Poking fun and being funny are two different things. Humorist Jeanne Robertson aims for the latter.
“I try not to poke fun at anybody. There are several differences between a humorist and a comedian. A comedian’s main goal is to make people laugh, but it doesn’t matter if people are offended. They usually perform in comedy clubs. A humorist wants you to laugh but also wants to illustrate a point.”
On Monday, Robertson returns to Columbus for the third time since the fall. She’ll get you to laugh — and for a cause: The luncheon she keynotes at Wynn-brook Baptist Church is a benefit for Bridges Learning Center, which is for autistic children.
Her visit here last year was to benefit breast cancer awareness; and she returned last month, with fellow humorist Carl Hurley, for a convention of Motorcoachers.
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Now 66, she’s now in her 48th year getting paid for speeches.
Robertson got her start about 50 years ago when her uncle in Auburn asked her to play her ukulele at his Rotary Club meeting. “Can you play some of those funny songs?” he said. She did, and she told some funny stories in between. “I loved hearing them laugh,” she recalled.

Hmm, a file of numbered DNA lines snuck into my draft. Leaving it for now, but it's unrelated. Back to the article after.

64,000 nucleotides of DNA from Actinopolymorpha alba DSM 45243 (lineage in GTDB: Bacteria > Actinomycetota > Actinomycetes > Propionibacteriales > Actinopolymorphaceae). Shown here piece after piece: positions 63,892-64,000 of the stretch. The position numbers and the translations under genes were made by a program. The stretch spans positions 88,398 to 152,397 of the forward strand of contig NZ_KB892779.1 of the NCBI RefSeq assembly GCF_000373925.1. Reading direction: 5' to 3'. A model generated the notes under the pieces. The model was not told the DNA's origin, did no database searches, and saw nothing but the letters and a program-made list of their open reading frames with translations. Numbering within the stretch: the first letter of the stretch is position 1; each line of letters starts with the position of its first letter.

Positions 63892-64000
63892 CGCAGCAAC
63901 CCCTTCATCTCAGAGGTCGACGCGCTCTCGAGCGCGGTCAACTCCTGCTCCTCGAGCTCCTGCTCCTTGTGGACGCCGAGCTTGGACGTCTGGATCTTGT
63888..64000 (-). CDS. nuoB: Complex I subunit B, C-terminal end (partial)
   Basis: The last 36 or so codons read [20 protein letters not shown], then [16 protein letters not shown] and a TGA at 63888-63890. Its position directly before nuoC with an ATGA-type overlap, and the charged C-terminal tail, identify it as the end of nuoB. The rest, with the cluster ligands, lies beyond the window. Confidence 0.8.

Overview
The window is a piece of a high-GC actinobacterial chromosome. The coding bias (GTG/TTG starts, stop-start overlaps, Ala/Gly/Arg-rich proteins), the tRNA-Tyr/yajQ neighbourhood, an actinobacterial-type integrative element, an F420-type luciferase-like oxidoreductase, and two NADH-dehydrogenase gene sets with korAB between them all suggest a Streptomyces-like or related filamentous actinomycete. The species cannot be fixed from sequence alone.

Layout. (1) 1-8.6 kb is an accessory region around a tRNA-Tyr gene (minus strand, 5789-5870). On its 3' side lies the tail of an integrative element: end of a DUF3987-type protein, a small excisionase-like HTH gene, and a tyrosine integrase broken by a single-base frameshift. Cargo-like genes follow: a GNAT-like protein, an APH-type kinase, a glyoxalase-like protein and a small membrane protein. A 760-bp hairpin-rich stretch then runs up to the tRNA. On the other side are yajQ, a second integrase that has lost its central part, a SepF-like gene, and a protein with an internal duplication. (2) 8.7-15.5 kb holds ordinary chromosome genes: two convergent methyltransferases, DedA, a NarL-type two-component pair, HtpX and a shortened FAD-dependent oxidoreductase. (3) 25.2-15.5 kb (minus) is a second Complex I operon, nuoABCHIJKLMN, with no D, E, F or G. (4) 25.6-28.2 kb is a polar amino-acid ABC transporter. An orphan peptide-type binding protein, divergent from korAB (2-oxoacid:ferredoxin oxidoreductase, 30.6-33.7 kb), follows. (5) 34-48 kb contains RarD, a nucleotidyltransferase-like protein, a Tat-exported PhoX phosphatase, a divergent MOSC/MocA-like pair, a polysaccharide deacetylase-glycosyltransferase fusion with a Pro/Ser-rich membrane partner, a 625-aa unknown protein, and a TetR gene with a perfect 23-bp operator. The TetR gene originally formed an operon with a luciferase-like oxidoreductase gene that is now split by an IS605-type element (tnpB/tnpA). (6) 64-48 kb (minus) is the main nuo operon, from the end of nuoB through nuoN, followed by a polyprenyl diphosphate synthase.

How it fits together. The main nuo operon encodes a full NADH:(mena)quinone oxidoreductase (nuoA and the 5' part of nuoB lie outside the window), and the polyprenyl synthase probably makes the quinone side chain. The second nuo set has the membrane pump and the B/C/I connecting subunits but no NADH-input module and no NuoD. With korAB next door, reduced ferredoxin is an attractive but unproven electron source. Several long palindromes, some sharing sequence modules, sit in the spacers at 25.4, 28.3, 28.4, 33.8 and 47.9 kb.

She’s 6’2”, standing “barefooted with her hair ‘mashed down,’ ” according to her Web site. She also wears a size 11 shoe.
A former Miss Congeniality in a Miss America Pageant, she was named the 2001 North Carolinian of the Year by the North Carolina Press Association.
She makes her home in North Carolina with her husband, Jerry, who played basketball for Duke University. Jerry has taken on the nickname Left Brain, or “LB.” (She’s Right Brain.) “He’s so totally supportive of what I do, but he cannot take my (booking) calls. He’d say, ‘Sure, she can take the red eye from Alaska to Florida.’ He does all the computer stuff and the bank deposits.” She keeps him away from the phone. He prefers the golf course.
She takes about 60 days off a year.
The recession has not slowed down Robertson’s business. She does a fair amount of corporate work, speaking in front of people in corporate gatherings. She said ’09 was her best year to date. Robertson credits technology, including YouTube and satellite radio, for spreading the word.
“I’m very grateful,” said Robertson, the past president of the National Speakers Association. “They say, ‘Our people just need to laugh. They’re doing all they can do. Can you come here and get us laughing again?’ ”
Allison Kennedy, reporter, can be contacted at 706-576-6237